This choral group, formerly known as Exsultate!, is in the midst of another transition as well, with a new artistic director who may be in place by the time you read this. But at least the first two concerts of the season—the holiday concert “With a Little Brass,” Dec. 6, and “Americana,” offering “vocal time capsules of America’s roots,” Feb. 21, are keeping to their themes. Both at the Venice Performing Arts Center; (941) 484-8491, exsultate.org
For thousands of Venice residents, the Venice Holiday Parade (Nov. 28) is the event of the year, and they start choosing their spots to enjoy the festivities downtown days ahead of time. Parade starts at 7 p.m.; pre-parade entertainment at 5 p.m. (941-488-8780, veniceholidayparade.com). Also downtown, of course, is the Christmas Walk, 5-8 p.m. Dec. 3, which lights up the streets and sidewalks with sparkling lights and welcomes Santa and the season (941-484-6722, venicemainstreet.com). Last but certainly not least, the Christmas Boat Parade sails along the Intracoastal Waterway starting from the Albee Road Bridge on Dec. 5 (941-809-8100, venicechristmasboatparade.com); boat owners definitely get creative with their decorations here.
Venice loves its festivals, and there’s a spirited line-up this year, starting with the Sun Fiesta (Oct. 16-18, womenssertoma.com), which brings together arts and crafts, food, music and dancing at Centennial Park. The fests continue with Toast to Venice (live music, food from local chefs, and plenty of wine and beer tasting, March 19, 941-375-1120, toasttovenice.com), and Sharks Tooth Festival, April 8-10 at the Venice Airport Festival Grounds, offering more arts and crafts, kids’ activities, food and live entertainment (941-412-0402, sharkstoothfest.com).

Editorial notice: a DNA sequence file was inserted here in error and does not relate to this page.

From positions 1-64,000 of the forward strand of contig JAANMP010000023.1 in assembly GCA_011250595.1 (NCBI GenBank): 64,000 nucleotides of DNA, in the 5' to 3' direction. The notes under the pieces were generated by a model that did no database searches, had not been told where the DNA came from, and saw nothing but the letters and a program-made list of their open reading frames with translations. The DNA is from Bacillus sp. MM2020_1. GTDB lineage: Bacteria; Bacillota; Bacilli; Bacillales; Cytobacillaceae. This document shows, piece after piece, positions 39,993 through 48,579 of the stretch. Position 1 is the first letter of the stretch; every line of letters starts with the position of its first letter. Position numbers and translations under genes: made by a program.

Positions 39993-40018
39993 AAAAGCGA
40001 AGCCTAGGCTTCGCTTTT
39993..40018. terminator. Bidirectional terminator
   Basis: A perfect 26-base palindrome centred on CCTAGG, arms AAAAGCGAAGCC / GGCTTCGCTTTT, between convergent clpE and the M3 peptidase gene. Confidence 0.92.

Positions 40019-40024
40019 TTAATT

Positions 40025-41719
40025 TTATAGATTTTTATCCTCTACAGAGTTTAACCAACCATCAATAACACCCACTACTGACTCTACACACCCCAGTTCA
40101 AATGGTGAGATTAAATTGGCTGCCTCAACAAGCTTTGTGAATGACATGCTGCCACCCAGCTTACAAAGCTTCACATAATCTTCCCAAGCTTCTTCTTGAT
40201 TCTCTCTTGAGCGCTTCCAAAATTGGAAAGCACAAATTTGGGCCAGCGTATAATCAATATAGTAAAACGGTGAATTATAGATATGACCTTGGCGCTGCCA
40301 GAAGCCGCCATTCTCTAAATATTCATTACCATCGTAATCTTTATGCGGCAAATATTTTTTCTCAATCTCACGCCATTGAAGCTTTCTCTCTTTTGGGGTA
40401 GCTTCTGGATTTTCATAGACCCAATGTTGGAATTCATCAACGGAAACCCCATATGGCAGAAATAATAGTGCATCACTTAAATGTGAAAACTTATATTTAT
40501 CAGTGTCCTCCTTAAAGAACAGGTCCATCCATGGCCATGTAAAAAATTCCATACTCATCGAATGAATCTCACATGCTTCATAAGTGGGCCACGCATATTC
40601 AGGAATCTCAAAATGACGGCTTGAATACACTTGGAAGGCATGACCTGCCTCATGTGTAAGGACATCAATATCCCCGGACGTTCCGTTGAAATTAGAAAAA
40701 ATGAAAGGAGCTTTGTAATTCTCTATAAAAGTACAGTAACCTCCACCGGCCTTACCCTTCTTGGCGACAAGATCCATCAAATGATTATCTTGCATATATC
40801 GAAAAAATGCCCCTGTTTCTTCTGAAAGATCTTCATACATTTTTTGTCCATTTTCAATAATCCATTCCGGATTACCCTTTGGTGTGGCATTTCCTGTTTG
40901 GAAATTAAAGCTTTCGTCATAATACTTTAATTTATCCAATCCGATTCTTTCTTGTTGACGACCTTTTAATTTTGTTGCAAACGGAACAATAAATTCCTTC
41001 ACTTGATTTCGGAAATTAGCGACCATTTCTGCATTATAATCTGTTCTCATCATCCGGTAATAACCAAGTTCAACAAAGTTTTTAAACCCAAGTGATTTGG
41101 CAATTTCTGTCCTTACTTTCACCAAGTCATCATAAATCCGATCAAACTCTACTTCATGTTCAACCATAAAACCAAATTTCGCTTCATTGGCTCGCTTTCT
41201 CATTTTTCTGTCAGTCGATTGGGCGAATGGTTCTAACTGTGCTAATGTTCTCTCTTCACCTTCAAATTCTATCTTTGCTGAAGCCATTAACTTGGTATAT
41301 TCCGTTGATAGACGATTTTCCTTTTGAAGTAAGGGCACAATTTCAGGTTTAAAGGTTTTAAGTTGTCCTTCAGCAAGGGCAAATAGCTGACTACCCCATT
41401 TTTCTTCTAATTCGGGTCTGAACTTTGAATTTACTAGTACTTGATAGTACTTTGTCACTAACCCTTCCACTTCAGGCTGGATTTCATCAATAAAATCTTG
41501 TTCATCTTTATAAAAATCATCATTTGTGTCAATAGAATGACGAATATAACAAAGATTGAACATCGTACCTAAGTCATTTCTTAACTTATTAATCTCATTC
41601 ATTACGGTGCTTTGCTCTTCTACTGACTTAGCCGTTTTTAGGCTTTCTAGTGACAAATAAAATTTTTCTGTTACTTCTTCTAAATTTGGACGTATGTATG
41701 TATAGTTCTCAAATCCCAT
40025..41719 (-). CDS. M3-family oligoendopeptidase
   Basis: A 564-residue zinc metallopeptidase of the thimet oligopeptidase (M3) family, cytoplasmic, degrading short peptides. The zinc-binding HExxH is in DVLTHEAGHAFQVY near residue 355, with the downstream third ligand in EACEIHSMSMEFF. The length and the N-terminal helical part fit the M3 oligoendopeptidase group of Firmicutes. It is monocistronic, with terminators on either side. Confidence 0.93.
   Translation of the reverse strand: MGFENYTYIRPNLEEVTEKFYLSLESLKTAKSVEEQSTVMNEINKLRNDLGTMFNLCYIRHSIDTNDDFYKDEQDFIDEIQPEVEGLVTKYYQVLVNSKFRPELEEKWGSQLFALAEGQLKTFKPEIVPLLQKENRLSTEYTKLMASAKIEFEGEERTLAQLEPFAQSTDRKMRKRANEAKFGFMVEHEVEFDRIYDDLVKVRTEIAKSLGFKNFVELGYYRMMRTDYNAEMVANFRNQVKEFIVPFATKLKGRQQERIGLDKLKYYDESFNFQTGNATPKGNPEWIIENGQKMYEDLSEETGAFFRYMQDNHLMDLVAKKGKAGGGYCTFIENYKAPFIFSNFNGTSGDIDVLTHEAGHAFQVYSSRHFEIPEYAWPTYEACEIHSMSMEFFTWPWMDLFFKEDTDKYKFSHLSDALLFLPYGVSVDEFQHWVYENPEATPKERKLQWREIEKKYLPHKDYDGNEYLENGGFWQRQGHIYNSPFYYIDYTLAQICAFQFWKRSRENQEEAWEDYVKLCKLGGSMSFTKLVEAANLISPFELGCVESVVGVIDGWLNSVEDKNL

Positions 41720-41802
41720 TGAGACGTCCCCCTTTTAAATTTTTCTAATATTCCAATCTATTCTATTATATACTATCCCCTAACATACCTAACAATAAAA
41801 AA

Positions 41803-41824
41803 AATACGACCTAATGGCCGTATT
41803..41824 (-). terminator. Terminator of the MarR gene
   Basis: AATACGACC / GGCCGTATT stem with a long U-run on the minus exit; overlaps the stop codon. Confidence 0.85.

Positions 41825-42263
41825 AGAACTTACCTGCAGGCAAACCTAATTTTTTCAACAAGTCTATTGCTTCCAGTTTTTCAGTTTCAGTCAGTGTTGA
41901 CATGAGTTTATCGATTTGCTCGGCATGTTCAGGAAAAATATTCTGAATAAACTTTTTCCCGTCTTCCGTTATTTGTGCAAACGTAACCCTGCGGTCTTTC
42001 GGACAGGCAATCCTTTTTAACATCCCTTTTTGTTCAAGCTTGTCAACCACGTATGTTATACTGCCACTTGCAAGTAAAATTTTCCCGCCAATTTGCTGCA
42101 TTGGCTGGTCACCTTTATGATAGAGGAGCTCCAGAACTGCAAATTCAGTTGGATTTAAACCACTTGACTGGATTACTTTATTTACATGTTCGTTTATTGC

Ben Is Back!
It wasn’t enough that Tony-winning singer, actor and dancer Ben Vereen performed in Venice to sellout crowds two years running with his Steppin’ Out with Ben Vereen concert, or that he taught a master class and helped celebrate a host of international participants during the American Association of Community Theatre WorldFest at Venice Theatre in the summer of 2014. No, Vereen and Venice just seem to have an ongoing connection; Vereen is directing the company’s production of Hair in November and December—a show he appeared in on Broadway early in his storied career.
“I love Venice; it has a great love for the arts,” Vereen said in a recent telephone interview. “When I was there with my concerts, Murray [VT artistic director Murray Chase] asked me to come back during the theater festival, and I mentioned that I’d love to direct Hair at some point. He said, ‘We want to do Hair, too.’ For me, it was like, ‘You had me at hello.’”
Vereen, still full of show biz energy and charisma at the age of 69, has been busy lately not only in Venice but also making an appearance at last spring’s Sarasota Film Festival, starring with Richard Gere as homeless men in New York City in Time Out of Mind, which received wider release in September. He also appeared in the recent Chris Rock film Top Five, and has popped up on television in roles on Hot in Cleveland and How I Met Your Mother.
But the stage is Vereen’s first love. At 14, he enrolled at the High School of Performing Arts in New York, and at 18 he made his debut off-off-Broadway in The Prodigal Son. A year later, he was performing in Bob Fosse’s Sweet Charity in Las Vegas, before returning to NYC to play the role of Claude in Hair.